Thailand’s military government is investigating U.S. Ambassador Glyn Davies for his criticism of a Thai law that bans criticism of the monarchy.
Davies got into trouble for a speech last month highlighting the prison sentences, which can exceed 25 years, that Thais have received for making remarks perceived as criticism of King Bhumibol Adulyadej, who is revered by Thais.
The government launched its probe of Davies after receiving a complaint from Sonthiya Sawasdee, “a representative of a fringe group that calls itself the Federation to Monitor the Thai State,” according to The Washington Post. Military officials admitted nothing will come of the investigation because Davies has diplomatic immunity and can’t be prosecuted under Thai law. Also, an attorney who has represented others in these cases said the case against Davies is weak because he didn’t target the king himself, but the law that forbids criticism of the monarchy.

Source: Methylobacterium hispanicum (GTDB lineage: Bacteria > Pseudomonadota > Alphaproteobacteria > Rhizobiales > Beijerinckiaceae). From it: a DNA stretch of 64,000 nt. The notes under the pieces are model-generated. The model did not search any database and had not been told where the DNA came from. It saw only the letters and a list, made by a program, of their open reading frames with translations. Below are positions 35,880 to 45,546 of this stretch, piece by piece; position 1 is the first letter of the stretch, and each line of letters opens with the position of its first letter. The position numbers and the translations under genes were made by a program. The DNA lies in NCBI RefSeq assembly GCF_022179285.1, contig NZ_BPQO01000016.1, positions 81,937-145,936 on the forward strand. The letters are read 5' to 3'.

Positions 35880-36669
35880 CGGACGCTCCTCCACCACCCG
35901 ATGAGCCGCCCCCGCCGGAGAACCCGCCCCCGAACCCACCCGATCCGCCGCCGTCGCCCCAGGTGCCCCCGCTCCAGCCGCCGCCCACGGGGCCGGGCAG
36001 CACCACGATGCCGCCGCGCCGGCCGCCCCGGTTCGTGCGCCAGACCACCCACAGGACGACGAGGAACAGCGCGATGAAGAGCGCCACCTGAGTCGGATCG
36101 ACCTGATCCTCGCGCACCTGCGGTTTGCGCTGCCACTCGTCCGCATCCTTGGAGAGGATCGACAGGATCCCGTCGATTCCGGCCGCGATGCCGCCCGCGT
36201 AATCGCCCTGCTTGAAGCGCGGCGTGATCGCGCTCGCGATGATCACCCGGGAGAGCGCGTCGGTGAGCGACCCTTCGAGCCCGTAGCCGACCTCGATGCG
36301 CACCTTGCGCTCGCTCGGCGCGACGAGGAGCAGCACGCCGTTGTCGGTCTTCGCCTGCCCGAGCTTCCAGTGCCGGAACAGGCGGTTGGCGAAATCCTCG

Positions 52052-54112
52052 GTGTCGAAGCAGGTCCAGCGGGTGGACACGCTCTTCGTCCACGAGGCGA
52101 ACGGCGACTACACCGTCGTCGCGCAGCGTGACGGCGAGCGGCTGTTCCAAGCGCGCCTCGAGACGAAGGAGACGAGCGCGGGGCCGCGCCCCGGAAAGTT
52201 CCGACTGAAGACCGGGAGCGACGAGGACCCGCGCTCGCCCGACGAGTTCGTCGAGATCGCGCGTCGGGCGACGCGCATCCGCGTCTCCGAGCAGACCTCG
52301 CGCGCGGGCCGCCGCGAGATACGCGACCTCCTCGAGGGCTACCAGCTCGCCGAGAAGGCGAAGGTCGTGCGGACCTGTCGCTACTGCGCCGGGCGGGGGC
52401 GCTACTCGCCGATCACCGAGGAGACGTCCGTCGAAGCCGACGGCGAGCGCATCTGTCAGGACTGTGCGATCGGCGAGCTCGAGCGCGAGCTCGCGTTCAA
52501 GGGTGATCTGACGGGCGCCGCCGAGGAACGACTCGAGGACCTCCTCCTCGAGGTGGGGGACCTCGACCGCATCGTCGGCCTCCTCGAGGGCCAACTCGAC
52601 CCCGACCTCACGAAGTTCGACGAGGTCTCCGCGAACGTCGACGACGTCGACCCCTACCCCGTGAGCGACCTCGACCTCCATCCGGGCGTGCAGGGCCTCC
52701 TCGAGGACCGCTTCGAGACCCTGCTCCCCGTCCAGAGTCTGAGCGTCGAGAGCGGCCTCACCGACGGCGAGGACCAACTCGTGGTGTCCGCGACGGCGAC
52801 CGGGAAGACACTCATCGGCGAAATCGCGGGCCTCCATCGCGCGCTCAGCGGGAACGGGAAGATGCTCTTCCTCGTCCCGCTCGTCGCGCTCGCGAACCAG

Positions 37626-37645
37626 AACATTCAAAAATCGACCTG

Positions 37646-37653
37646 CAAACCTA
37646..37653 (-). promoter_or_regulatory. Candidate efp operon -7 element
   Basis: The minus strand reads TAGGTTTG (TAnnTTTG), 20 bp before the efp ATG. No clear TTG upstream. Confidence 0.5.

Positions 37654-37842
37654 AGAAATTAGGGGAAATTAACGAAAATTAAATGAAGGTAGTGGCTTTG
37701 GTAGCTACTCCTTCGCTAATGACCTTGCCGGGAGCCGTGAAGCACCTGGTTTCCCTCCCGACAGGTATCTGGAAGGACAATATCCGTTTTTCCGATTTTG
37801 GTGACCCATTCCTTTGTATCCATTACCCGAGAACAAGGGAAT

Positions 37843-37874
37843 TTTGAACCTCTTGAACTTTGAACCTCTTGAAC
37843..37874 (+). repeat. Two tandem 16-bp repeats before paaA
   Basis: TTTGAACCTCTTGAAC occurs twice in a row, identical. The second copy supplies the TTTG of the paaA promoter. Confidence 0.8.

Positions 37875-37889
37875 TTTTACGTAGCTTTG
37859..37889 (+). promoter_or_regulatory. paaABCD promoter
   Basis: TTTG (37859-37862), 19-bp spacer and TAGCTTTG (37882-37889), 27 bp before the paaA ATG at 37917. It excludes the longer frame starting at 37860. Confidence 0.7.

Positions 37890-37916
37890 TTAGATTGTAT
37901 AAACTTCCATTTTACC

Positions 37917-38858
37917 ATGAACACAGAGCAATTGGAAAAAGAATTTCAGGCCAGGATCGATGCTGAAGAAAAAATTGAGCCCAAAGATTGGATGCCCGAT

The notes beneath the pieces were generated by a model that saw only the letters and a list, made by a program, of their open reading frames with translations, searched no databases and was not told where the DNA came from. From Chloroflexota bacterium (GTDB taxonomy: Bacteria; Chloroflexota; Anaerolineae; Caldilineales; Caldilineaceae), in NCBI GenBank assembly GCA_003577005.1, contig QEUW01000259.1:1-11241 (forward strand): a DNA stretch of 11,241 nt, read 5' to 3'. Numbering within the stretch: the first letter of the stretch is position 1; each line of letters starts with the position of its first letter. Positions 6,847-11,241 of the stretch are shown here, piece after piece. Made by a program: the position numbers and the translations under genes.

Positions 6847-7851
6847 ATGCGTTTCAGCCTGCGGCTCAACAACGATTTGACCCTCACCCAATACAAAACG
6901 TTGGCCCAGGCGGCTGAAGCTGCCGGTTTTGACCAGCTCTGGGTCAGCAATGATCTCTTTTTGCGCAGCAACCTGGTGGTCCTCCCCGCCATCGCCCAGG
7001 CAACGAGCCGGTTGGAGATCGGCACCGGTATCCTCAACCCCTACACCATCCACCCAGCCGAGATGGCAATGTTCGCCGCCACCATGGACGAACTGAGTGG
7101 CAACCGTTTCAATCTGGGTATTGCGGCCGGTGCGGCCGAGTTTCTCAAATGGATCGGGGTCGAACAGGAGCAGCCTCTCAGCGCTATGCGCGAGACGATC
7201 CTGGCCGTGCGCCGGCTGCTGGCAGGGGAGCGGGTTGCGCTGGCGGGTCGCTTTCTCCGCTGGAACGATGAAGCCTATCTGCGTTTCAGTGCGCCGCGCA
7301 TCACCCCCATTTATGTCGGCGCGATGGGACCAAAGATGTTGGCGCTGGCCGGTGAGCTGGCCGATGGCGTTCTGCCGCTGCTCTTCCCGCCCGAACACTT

Human rights group Amnesty International blasted the Thai regime for investigating Davies, calling it an example of the “current absurd extremes of Thailand’s restrictions on freedom of expression.”
The anti-criticism law used against Davies was also used against the country’s prime minister, Thaksin Shinawatra, in 2006 when he was overthrown in a coup for allegedly disrespecting the king.
The position of King Bhumibol Adulyadej has become an even more sensitive issue recently because the 88-year-old monarch is in poor health, raising worries about who will succeed him.
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